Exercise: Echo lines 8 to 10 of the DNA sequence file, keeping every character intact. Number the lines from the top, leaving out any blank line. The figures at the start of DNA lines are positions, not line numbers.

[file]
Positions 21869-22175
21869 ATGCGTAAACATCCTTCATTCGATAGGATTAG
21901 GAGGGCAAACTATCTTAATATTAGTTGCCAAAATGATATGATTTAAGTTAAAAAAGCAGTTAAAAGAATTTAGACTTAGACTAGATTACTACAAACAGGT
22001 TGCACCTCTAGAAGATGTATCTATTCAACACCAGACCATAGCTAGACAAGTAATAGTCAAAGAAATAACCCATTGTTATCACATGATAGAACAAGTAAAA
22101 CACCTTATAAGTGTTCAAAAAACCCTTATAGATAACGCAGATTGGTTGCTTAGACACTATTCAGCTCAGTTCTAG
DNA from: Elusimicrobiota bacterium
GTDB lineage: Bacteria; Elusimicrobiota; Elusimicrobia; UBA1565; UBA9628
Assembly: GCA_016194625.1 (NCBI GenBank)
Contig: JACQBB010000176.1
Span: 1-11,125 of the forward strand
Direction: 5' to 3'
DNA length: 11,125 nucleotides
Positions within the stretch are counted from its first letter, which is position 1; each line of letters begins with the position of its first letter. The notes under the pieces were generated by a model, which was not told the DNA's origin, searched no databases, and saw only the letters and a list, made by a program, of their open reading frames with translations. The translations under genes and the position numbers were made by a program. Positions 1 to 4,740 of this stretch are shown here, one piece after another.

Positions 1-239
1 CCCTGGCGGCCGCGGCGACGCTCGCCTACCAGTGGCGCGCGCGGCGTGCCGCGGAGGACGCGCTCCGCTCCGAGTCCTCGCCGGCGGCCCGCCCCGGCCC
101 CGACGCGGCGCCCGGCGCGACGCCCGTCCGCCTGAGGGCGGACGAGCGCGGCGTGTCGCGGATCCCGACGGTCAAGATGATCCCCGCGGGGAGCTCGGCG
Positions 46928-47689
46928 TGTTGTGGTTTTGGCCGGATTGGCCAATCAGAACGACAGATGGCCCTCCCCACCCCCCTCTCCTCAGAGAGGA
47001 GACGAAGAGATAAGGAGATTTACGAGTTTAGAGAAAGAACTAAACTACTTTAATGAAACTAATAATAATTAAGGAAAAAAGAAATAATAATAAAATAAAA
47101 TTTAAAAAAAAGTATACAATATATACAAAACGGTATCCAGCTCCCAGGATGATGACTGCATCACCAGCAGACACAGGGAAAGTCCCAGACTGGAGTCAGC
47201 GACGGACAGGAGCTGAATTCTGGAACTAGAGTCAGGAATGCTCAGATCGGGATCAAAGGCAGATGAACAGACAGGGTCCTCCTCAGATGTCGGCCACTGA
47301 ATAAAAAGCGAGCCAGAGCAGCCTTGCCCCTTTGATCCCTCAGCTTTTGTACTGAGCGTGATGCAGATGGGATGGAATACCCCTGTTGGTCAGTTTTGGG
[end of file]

Assembly: GCA_016194625.1 (NCBI GenBank)
Contig: JACQBB010000176.1
Span: 1-11,125 of the forward strand